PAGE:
This is a very nice breakdown. It took me a while to figure out when and which method to use, but I find myself charging more by the project now, with hourly charges down the road for updates etc.

  • schinizel

    I charge per project…but…

    The estimate/charge is based on how much time and my hourly rate, however I stipulate that the cost won’t change, which adds a lot of accountability to my time estimates :-)

    This can/has gone horribly wrong, but only in the beginning of my career while I didn’t know much and poorly estimated. Now, I find no issues. As long as you are clear about the work you are doing and not adding anythign in halfway (for free of course) time won’t exceed cost.

    If something does take a bit longer than you expect, you add it as a learning experience and trust me, don’t forget about it the next time you need to do something similar.

  • http://www.webdesignerdepot.com Walter

    I’ve tried both and found that you need to customize how you charge based on the client and the actual project. Some clients just take a lot of time and others are faster.

    I don’t think there’s a ‘set formula’ that works best, I think we should continuously fine tune this to what works best at any given time.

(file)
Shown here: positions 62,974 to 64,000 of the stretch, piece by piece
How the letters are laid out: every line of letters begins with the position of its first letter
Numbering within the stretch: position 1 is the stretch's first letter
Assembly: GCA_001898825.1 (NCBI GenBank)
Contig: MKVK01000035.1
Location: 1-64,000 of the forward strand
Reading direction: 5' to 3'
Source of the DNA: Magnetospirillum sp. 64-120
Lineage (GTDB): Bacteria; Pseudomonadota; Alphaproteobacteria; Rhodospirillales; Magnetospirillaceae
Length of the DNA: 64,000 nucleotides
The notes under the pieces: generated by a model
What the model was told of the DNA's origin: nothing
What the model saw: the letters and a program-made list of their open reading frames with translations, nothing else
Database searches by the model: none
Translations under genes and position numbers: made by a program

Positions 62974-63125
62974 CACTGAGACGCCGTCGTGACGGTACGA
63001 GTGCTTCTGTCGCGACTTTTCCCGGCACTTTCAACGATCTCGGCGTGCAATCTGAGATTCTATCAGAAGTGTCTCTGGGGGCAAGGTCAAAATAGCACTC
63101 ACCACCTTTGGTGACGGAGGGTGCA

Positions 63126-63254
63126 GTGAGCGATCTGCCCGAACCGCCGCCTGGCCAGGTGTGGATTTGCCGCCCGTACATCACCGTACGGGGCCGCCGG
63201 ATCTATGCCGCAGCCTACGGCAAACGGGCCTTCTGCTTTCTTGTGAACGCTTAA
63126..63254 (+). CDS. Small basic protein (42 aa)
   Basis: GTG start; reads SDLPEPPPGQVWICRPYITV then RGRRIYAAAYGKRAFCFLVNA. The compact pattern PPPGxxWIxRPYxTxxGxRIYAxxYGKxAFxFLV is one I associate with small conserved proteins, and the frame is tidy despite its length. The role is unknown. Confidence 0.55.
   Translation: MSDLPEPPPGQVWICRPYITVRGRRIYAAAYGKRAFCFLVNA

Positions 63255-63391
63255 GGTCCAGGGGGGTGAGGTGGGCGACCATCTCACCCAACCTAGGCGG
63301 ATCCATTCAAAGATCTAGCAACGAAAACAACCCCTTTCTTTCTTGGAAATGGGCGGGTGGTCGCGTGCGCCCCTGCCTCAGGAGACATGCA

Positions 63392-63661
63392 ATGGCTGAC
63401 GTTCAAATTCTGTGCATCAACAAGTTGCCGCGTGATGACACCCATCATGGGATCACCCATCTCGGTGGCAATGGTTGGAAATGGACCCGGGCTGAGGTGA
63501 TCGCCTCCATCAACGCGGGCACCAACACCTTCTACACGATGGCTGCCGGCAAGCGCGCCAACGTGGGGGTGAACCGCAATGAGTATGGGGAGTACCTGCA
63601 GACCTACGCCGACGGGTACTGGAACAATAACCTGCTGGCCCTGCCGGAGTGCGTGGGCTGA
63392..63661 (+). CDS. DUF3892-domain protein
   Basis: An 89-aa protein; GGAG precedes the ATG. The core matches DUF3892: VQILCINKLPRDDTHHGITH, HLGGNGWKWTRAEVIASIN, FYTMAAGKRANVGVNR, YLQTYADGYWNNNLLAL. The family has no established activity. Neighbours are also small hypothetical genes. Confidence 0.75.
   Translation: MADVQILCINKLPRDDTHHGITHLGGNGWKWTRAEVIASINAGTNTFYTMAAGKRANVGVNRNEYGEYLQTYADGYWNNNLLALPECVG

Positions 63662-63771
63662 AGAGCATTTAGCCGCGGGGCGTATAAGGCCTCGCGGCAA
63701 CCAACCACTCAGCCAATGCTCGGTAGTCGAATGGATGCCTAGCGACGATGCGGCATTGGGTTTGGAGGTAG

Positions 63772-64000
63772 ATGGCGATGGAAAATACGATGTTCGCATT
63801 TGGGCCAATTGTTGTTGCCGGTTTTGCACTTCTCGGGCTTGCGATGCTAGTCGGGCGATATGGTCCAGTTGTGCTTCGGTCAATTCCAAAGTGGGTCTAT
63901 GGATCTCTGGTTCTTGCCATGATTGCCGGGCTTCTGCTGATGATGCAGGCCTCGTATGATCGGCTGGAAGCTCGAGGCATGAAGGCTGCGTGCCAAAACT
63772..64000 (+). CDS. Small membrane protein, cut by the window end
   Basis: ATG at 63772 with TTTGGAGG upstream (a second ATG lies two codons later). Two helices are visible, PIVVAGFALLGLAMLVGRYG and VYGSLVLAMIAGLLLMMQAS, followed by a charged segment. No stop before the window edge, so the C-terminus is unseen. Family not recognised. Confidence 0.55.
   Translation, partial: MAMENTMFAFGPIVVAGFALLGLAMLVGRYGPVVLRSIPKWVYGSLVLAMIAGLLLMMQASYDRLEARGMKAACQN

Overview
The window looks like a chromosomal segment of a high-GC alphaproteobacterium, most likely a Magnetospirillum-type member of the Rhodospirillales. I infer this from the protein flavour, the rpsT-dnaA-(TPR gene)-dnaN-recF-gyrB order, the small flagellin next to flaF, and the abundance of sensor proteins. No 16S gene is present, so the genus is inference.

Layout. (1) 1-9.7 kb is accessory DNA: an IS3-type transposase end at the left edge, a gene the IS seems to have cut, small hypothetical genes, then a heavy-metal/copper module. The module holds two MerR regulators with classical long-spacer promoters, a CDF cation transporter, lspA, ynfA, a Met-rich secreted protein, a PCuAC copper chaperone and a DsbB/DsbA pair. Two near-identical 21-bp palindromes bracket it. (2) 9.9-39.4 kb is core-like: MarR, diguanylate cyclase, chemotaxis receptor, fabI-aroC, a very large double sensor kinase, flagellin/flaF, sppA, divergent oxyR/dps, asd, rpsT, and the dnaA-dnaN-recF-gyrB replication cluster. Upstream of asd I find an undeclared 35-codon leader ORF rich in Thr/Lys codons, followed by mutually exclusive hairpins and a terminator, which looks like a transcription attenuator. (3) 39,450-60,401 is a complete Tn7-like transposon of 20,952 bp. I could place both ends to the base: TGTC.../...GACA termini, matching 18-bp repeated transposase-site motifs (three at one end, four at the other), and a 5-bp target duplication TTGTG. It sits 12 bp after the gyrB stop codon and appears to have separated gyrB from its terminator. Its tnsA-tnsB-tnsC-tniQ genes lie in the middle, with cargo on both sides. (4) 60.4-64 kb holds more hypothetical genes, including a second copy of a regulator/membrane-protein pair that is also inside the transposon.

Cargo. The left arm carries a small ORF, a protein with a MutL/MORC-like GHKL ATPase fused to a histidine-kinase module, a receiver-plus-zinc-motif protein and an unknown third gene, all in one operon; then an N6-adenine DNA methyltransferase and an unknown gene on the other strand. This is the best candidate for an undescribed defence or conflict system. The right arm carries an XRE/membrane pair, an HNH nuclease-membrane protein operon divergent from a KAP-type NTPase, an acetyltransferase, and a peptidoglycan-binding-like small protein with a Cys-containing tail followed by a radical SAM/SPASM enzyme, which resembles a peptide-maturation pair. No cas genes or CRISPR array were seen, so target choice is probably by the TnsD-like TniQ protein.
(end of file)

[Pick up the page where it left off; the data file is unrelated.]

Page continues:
• http://rt-now.com/ Rob T

    I feel that paying by project is a much better idea for web designers. That way everything is laid out on the table from the beginning. Paying by the hour ads more variation and may or may not get your the ammt of money your looking for.

  • http://www.roundpeg.biz Lorraine Ball

    I work with small business owners, and I always charge by the project. Being a small biz owner myself I appreciate controllable expenses. I tend to run my business light and lean, and even a few hundred dollars more creates a ripple somewhere else in the business, so I like to be able to budget in advance.

    Even though they probably pay more then they would by the hour ( I build in the indecision factor) it is a controllable expense and they are happier at the end of the project

    I also als about their budget before I quote a price, telling them we can work at all levels…. Then they give me a ball park and I quote something in the middle, if I want to work at that level.

  • Kieran

    My agency charges by the hour (GB£65-ish), plus any direct expenses incurred in working for the client such as purchase of stock artwork and travel to/from their offices. Thus for each project we provide estimates (rather than ‘quotations’) based on specifications provided by the client.

    Except for web hosting and a few off-the-shelf services, we have no fixed price products at all.

    This works very well. Our projects are always profitable. Our clients focus on their core needs from the outset. And our final products are consistently of a very high quality as a result.

    We don’t win every lead, but very rarely does a customer leave us once they’re on our books.

    I have to say I don’t understand the price-per-project thing. Hardly any other type of consultancy — lawyers, accountants, marketing firms — uses this business model. It’s neither profitable for us nor good value for the client.

  • http://www.mgdesign.eu уеб дизайн